Monday, September 17, 2001
Prayer, solace, patriotism in NY
Crowds find refuge at houses of worship across city, nation
From Staff Reports
NEW YORK – Only 17 of the 56 regular parishioners at John Street United Methodist Church made it to Sunday’s services.
Some of the missing were probably held up by policemen trying to keep people out of southern Manhattan. Others were forever lost in the World Trade Center’s wreckage, just three blocks away.
The church was the closest to the disaster to hold regular services Sunday. Soloist John Easterlin sang a hymn he had chosen a day before the terror began:
Lord make me an instrument of thy peace; Where there is hatred, let me sow love; … Where there is despair, hope; Where there is darkness, light; Where there is sadness, joy.
“God chose this song for this Sunday, even before this war started,” Mr. Easterlin said. “It’s eerie that it’s so appropriate. I didn’t practice it because I didn’t know if I could get through it twice.”
Without electricity, the wooden church was lighted by handheld candles. Soot blanketed its roof and flew inside whenever a door opened. Armed National Guardsmen in gas masks patrolled the area. Toxic fumes from a nearby blown generator lingered.
Outside, war was everywhere. But inside, there was only peace.
Across New York and the nation, churches served record crowds Sunday. Some were regular worshipers seeking solace. For others, going to church was an unusual event spurred by unusual circumstances.
“It’s the first time in seven years,” said Roger Pacheco, who said he attended Mass at Manhattan’s St. Patrick’s Cathedral because it is a symbol of New York. His 26-year-old cousin, Roland Pacheco, is among the missing.
With volunteers being turned away by some relief agencies, which say they have been overwhelmed by the outpouring of help and supplies, some New Yorkers felt powerless to help in any but a spiritual way.
“We can’t do anything down there,” explained Natalie Parra, 25, also at St. Patrick’s. “So we figured we could pray.”
“This country needs to pray and come together at a time like this,” said Lily Ling, a 32-year-old who attended the John Street services. “It was hard to get here, but even a tragedy like this won’t stop me from going to church.”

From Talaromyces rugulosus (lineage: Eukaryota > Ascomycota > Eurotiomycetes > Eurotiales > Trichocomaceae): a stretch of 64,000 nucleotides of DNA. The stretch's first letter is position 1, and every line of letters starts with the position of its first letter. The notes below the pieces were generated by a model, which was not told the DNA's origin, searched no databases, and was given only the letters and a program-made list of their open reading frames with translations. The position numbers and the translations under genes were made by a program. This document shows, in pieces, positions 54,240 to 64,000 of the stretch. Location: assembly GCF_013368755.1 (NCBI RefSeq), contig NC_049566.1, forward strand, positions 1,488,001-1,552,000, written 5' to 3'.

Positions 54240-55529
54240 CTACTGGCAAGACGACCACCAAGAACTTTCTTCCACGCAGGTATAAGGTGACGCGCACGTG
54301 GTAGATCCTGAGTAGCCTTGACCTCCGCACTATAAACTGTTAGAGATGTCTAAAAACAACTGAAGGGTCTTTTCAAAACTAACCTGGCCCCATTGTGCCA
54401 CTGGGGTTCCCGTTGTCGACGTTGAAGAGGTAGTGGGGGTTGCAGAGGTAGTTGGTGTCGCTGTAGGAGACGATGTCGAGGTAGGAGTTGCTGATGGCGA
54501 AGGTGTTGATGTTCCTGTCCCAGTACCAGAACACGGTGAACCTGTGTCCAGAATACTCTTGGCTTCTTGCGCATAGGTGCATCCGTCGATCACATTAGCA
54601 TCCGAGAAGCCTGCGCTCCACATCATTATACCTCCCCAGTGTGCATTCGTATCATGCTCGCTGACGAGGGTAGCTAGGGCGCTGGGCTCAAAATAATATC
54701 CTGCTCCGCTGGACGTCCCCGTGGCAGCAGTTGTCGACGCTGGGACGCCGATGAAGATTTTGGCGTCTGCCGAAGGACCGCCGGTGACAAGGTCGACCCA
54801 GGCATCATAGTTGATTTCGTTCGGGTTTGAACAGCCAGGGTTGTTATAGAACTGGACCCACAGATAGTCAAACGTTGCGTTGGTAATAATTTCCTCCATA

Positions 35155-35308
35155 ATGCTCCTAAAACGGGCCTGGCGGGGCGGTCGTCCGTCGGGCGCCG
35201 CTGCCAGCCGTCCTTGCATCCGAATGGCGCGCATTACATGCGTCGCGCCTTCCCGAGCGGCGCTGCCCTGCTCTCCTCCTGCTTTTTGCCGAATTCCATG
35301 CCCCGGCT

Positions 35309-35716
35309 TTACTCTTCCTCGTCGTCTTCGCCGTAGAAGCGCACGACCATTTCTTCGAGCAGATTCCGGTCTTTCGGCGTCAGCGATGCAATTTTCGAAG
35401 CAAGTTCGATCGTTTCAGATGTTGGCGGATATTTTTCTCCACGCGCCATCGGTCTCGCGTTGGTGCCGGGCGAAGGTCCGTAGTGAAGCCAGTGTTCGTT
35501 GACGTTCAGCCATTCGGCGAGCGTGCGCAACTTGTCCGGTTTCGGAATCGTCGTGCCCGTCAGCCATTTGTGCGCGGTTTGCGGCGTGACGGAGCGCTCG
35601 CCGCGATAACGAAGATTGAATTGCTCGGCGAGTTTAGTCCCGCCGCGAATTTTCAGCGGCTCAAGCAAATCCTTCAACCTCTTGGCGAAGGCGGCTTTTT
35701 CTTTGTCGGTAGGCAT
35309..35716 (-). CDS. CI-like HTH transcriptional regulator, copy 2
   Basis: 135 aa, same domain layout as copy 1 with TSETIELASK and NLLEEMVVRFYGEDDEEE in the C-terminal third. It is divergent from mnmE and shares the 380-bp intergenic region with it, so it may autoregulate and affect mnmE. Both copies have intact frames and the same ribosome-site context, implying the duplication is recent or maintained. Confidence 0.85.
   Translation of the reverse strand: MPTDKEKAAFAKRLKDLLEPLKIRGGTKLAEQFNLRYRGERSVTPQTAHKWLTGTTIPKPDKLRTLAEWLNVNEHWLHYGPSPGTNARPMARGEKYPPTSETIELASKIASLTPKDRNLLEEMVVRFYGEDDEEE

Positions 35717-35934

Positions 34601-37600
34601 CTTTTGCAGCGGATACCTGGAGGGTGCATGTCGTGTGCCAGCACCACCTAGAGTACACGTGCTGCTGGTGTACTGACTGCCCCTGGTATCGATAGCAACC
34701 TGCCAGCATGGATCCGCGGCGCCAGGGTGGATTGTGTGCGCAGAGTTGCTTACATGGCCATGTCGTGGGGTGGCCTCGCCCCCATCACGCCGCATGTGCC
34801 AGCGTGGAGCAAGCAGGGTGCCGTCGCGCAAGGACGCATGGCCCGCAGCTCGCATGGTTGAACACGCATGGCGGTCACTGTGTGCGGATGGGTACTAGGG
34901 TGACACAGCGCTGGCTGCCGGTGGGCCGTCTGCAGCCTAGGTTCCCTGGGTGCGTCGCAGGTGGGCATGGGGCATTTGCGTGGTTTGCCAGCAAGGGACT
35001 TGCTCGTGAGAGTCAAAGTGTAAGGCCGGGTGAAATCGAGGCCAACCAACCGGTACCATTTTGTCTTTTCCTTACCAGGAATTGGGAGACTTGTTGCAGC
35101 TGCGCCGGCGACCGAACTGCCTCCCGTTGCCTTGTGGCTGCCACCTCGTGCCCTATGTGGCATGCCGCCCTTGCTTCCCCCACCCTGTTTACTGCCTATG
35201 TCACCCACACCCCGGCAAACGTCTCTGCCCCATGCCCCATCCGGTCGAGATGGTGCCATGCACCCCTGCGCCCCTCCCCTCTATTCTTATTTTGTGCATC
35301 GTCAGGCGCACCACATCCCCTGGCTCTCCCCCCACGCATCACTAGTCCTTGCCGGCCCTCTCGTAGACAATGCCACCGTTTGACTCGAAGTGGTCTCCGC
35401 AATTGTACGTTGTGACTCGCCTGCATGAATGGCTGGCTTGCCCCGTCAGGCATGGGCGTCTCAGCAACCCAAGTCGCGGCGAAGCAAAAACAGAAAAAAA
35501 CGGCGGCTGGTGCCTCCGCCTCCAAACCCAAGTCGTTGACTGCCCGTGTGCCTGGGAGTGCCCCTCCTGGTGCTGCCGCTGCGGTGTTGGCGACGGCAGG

At Harlem’s Abyssinian Baptist Church, the Rev. Calvin O. Butts III gave a spirited and eloquent sermon, urging 3,000 worshipers to turn to God to manage their fear. A large choir stood behind the pastor, swaying and harmonizing while singing, “The Lord is my strength; whom shall I fear?”
Dr. Butts pointed to the hundreds of firefighters killed at the Trade Center as examples to follow.
“The firemen did not let fear paralyze them,” he said. “The firemen learned to manage their fear to save the lives of their sisters and brothers. Perfect love for humanity cast away their fear. The greatest monument we can give to them is for us to overcome our fear.”
He asked for those in the gallery to call out the names of their missing friends or loved ones, and several did so. Dr. Butts ended the sermon by asking the gallery to join choir members’ voices in a rousing, fast-tempo version of “This Little Light of Mine.”
“In this dark world, we need to have some light shining right now,” he said.
At the Islamic Cultural Center of New York on Manhattan’s Upper East Side, Imam Mohammad Gemeaha reminded worshipers that under Islamic law, it is always wrong to take innocent lives.
“My message was that our religion is a religion of peace, a religion of mercy,” Imam Gemeaha told reporters after the service. “We pray to God to show his mercy and to accept all of the victims into paradise.”
But Muhammad Abulmalik, an imam from Brooklyn who delivered a guest sermon Sunday, criticized military and political leaders and said that U.S. policies toward the Middle East had caused deaths around the world.
At St. Patrick’s, decorated with purple and black funeral bunting, Masses attracted huge crowds throughout the day. Speakers were set up outside so those who couldn’t get in could hear an afternoon Mass delivered by Cardinal Edward Egan, New York’s archbishop.
“In the last week, we have truly seen and experienced the presence of evil in the world,” the Rev. Dominick Dellaporte said at St. Patrick’s. “And we have seen the presence of God in the world.”
St. Patrick’s rector, Monsignor Eugene Clark, urged members of the congregation to attend the thousands of funerals expected around the city. “When we extend our condolences, it accomplishes a great deal,” Monsignor Clark said. “We mustn’t underestimate the value in that.”
Spc. Anthony Philip, an Army National Guardsman dressed in black boots and stiff camouflage, sought solace from the 12-hour shifts he has been working at ground zero since Tuesday.
“I told my sergeant I needed some time to meditate,” Spc. Philip said. “I needed some time to pray for all the victims.”
Staff writers Holly Becka, Terri Langford, Christopher Lee and Juliet Macur in New York and staff writer Joshua Benton in Dallas contributed to this report.